Romeo: I do remember an apothecary,—
And in his needy shop a tortoise hung,
An alligator stuff'd, and other skins
Of ill-shaped fishes; and about his shelves
A beggarly account of empty boxes,
Green earthen pots, bladders and musty seeds,
Remnants of packthread and old cakes of roses,
Were thinly scatter'd, to make up a show.
Romeo & Juliet 5.1
Here Romeo recollects a visit to the apothecary: a mixer and dispenser of drugs and poisons, considered among the lowest class of medical practitioner in Shakespeare's time. As tradesmen, apothecaries catered for the full social spectrum of early modern England; their 'recipes' would be bought by the poor in times of sickness or need, as well as by professional physicians who required special concoctions for their wealthy clients. Apothecaries would have used a mortar, like the one shown here from the Shakespeare Birthplace Trust's collection, to grind powders, bruise herbs and pound roots for their customers.
This mortar was probably made by William Land in Houndsditch in London in the early 1600s. It is made of bronze, but has a very low copper content suggesting that it wasn't very expensive. The dark surface colour (or patina) we see here has accrued over the centuries – but with constant use the mortar would probably have had a shiny reflective surface, similar to this elaborate late sixteenth century mortar (also in the SBT collection), seen here (SBT 1993 31-92).
Apothecaries weren't the only people to use mortars. Most well-to-do people would have had access to a variety of medicines and ingredients from their own stores and gardens, and these required careful preparation. Hannah Woolley's The Accomplish'd lady's delight, a manual of 'huswifery' written in 1675, provides over 450 recipes or 'receipts' – almost all of them requiring a mortar. It was the intrinsic accessory of the early modern household – used for making powders, oils, and ointments for aches and pains, as well as recipes for pies, stews and even beauty treatments.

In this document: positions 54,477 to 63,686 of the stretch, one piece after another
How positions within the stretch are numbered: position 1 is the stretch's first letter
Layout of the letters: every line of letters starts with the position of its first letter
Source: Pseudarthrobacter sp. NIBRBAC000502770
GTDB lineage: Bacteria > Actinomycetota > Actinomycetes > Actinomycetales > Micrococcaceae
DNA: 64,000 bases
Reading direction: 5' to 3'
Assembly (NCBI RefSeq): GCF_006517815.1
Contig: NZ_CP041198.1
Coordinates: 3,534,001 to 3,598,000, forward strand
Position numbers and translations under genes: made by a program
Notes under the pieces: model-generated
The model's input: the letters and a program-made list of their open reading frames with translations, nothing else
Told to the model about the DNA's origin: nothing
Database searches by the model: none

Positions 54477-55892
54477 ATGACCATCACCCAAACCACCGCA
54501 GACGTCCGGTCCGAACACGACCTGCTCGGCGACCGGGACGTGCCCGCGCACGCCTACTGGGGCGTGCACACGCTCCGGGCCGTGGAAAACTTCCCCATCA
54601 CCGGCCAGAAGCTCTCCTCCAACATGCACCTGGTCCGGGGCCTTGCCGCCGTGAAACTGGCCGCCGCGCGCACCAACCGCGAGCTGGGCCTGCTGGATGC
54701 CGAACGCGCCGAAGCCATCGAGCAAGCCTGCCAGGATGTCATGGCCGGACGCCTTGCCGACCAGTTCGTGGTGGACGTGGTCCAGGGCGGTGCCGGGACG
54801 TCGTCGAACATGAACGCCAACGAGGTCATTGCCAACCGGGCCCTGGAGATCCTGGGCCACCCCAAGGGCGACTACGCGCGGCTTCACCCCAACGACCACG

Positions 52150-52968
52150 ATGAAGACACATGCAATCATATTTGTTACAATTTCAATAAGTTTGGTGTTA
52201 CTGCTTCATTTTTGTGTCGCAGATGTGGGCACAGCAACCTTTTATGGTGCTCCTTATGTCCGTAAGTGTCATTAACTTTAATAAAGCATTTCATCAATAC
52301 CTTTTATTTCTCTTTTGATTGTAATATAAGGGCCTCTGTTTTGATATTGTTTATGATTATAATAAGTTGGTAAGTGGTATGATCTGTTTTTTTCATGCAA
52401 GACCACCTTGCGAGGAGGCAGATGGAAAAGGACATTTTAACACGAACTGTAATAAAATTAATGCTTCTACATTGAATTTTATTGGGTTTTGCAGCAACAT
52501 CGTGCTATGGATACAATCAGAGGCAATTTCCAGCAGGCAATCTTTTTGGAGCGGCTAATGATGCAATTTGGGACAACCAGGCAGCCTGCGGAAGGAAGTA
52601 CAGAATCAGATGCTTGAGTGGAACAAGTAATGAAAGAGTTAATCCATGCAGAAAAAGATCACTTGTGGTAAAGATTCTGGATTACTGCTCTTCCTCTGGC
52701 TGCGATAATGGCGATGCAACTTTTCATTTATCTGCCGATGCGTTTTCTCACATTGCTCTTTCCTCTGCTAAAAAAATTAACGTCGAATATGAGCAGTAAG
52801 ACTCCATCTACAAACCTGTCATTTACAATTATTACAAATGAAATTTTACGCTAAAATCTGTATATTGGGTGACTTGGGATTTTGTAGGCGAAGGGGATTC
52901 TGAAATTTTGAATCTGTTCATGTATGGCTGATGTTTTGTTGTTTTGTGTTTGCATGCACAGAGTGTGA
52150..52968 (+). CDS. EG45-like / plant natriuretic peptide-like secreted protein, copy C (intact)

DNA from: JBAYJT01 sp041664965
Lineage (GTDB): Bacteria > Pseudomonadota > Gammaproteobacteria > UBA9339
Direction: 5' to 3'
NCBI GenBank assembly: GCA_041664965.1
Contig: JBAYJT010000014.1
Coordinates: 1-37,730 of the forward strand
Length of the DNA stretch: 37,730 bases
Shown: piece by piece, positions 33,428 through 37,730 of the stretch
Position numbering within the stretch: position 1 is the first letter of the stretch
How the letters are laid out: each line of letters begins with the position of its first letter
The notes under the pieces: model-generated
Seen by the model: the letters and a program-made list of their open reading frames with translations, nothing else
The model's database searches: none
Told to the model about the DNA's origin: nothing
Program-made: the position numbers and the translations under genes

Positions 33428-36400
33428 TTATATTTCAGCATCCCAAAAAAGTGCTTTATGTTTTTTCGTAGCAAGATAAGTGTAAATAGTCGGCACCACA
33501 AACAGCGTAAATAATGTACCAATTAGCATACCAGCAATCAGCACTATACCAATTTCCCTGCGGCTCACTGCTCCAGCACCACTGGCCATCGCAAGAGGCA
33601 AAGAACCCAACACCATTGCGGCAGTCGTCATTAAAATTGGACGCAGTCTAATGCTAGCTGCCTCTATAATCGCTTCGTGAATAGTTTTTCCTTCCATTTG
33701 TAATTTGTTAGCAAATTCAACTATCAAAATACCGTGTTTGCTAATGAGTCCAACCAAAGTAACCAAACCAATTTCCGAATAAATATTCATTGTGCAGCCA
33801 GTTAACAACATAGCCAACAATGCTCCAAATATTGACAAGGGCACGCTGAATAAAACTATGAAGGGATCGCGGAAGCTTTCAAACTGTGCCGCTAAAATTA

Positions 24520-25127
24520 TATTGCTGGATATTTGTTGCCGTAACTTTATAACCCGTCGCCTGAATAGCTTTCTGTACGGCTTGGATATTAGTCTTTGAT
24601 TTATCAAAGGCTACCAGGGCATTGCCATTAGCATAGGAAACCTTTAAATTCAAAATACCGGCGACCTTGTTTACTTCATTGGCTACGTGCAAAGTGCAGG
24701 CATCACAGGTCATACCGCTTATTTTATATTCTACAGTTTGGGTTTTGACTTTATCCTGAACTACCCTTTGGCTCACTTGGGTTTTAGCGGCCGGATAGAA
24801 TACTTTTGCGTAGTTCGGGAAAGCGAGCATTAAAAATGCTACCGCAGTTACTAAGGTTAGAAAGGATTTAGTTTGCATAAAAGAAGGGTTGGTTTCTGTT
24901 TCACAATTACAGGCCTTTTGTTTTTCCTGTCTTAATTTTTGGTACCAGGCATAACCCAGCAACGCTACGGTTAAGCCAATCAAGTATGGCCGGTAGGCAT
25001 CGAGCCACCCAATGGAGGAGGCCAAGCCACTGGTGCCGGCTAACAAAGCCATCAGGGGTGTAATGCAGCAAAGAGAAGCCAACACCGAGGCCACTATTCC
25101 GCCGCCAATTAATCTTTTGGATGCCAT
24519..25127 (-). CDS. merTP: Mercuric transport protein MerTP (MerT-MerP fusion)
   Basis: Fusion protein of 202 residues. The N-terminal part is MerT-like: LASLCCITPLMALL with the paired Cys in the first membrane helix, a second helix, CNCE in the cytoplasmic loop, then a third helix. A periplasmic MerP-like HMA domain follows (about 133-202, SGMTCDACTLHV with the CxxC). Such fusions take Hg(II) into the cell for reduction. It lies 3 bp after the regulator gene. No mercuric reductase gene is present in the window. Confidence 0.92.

For example, Woolley recommends bruising in a mortar the roots of the Cuckoo Pint (a wildflower) and mixing them with rose-water for a mixture to 'beautifie the face'. In another entry, Woolley suggests grinding amber to a powder in a medicine to induce childbirth:
Take a good quantity of the best Amber, and beat it exceeding small to powder, then sierse it through a fine piece of Lawn, and so drink it in some Broath or Caudle, and it will ... by God's help cause the Patient to be presently Delivered.
The mortar was therefore used in both everyday domestic duties and life-and-death situations. In this context it is unsurprising to find on this mortar the adage 'MY HOP[E] IS IN THE LORD', which perhaps encouraged the user to put their faith in God's mercy and providence rather than in their own skill and knowledge.